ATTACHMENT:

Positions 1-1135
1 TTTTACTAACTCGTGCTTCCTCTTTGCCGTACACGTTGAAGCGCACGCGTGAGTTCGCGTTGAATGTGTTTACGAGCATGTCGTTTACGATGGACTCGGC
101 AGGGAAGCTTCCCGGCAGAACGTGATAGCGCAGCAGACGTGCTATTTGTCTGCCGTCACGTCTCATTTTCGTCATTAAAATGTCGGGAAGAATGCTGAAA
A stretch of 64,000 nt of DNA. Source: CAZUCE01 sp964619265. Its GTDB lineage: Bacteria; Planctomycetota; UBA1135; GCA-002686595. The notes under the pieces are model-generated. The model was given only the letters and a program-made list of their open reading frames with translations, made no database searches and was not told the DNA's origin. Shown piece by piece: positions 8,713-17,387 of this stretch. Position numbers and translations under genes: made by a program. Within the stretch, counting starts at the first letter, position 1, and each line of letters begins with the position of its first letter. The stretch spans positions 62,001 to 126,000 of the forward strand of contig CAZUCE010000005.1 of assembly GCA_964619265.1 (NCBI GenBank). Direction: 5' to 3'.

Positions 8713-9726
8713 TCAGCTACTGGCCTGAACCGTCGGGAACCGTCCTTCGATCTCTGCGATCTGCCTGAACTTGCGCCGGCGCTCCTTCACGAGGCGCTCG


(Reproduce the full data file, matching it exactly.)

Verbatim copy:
Positions 1-1135
1 TTTTACTAACTCGTGCTTCCTCTTTGCCGTACACGTTGAAGCGCACGCGTGAGTTCGCGTTGAATGTGTTTACGAGCATGTCGTTTACGATGGACTCGGC
101 AGGGAAGCTTCCCGGCAGAACGTGATAGCGCAGCAGACGTGCTATTTGTCTGCCGTCACGTCTCATTTTCGTCATTAAAATGTCGGGAAGAATGCTGAAA
A stretch of 64,000 nt of DNA. Source: CAZUCE01 sp964619265. Its GTDB lineage: Bacteria; Planctomycetota; UBA1135; GCA-002686595. The notes under the pieces are model-generated. The model was given only the letters and a program-made list of their open reading frames with translations, made no database searches and was not told the DNA's origin. Shown piece by piece: positions 8,713-17,387 of this stretch. Position numbers and translations under genes: made by a program. Within the stretch, counting starts at the first letter, position 1, and each line of letters begins with the position of its first letter. The stretch spans positions 62,001 to 126,000 of the forward strand of contig CAZUCE010000005.1 of assembly GCA_964619265.1 (NCBI GenBank). Direction: 5' to 3'.

Positions 8713-9726
8713 TCAGCTACTGGCCTGAACCGTCGGGAACCGTCCTTCGATCTCTGCGATCTGCCTGAACTTGCGCCGGCGCTCCTTCACGAGGCGCTCG